Feature | Stents Bifurcation | September 17, 2009 | Dave Fornell

New Designs May Ease Bifurcation Stenting

Two bifurcation stents have been approved in Europe and two are expected to enter FDA trials next year.

tryton side branch stent, dedicated coronary side branch stent delivery balloon

The Tryton Side Branch Stent.

Stenting of lesions at coronary vessel bifurcations is one of the most challenging percutaneous interventions, along with a high risk of procedural complications and restenosis. Several companies are developing specialized bifurcation stents to help make the job easier. Currently there are no dedicated bifurcation stents with FDA clearance.

(March 2017 UPDATE - read the article "FDA Clears First Dedicated Coronary Bifurcation Stent.")

About 15 percent of PCI cases involve bifurcations, which roughly equals between 200,000-300,000 patients a year, said Alexandra Lansky, M.D., FACC, director of clinical services, center for interventional vascular therapy, New York-Presbyterian Hospital/Columbia University Medical Center, director of the angiographic core analysis laboratories and director of the Women’s Cardiovascular Health Initiative at the Cardiovascular Research Foundation. Bifurcations are not only complicated by their morphology, but also by the fact they are more prone to thrombosis, restenosis and target lesion revascularization.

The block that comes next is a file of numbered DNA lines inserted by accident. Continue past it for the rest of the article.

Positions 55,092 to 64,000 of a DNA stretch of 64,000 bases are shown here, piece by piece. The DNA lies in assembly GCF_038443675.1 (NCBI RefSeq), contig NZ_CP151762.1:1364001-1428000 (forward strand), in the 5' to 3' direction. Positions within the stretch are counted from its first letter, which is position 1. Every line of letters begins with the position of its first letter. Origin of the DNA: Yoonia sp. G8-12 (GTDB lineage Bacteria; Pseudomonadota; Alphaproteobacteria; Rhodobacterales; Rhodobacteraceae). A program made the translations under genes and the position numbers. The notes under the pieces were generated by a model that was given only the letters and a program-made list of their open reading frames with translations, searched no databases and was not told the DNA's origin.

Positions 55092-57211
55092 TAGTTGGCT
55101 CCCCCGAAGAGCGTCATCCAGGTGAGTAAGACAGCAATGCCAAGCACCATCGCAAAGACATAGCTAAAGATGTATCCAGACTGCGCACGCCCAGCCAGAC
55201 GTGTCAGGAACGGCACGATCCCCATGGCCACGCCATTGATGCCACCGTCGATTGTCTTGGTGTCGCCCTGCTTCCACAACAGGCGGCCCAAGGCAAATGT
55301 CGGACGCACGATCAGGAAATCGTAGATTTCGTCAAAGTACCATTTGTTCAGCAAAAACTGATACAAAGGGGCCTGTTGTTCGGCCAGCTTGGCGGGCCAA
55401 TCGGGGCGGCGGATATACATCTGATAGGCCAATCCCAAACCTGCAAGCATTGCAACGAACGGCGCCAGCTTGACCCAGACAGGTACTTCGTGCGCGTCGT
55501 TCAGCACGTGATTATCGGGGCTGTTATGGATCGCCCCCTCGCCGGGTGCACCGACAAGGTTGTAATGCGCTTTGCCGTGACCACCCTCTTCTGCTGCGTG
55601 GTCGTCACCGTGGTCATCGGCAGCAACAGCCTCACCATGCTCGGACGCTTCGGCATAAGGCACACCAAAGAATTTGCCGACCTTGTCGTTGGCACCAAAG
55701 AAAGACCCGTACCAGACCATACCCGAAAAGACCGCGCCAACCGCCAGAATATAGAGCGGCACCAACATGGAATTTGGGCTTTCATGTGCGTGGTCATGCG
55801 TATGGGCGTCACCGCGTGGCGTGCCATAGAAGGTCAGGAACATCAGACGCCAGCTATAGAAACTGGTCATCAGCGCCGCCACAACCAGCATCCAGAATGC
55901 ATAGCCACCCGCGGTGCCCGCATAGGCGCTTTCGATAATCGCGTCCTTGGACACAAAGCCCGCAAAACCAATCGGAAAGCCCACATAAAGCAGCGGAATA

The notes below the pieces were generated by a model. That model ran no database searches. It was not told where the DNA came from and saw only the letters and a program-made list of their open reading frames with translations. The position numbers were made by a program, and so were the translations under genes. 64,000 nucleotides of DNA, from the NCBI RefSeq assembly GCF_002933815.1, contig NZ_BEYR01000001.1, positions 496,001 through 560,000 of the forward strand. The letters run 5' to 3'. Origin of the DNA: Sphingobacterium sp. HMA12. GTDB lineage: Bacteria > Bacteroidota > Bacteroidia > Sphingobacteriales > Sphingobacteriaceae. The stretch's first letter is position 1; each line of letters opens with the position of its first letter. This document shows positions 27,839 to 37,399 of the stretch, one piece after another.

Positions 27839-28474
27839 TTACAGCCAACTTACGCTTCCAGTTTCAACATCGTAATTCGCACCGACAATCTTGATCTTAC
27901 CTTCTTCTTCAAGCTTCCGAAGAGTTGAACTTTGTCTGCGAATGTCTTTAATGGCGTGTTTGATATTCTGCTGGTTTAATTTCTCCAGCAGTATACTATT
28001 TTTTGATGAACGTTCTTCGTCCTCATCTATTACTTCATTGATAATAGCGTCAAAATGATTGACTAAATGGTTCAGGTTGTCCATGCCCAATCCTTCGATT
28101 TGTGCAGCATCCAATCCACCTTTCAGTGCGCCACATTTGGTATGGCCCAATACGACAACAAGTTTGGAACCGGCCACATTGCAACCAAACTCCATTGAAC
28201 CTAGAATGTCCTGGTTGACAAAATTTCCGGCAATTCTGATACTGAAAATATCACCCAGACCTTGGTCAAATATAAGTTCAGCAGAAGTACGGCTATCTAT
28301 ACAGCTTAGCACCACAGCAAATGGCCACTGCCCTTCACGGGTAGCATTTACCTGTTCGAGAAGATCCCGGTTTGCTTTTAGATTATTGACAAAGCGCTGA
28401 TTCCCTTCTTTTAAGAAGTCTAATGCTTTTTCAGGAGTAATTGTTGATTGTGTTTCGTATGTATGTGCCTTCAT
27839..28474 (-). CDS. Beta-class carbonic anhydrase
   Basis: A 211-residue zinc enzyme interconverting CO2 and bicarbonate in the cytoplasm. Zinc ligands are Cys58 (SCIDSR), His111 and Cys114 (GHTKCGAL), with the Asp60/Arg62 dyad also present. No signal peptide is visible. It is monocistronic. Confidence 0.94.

She said current bifurcation stenting methods include the crush, culotte and T-stenting techniques, which use existing FDA-cleared stents. The crush involves deploying the side-branch stent with a portion extending into the main vessel, which is “crushed” against the sidewall of the vessel when the main artery stent is inflated. The culotte method, also referred to as the “kissing stent” or “kissing balloon” technique, involves deploying two stents in the main and side branch vessels and inflating them simultaneously so they compress into each other. The end result on fluoroscopy looks like a pair of pants, or culotte in French. T-stenting involves a stent in both the main and side branch and expanding a balloon wired through the main branch stent struts to create a lumen opening into the side branch.
These two-stent methods all distort the metal bodies of the stents, causing problems with apposition and turbulence in the vessels, both of which Dr. Lansky said are both linked to restenosis. The crush technique also causes multiple layers of DES stent struts against the lumen, which has been associated with much higher rates of stent thrombosis.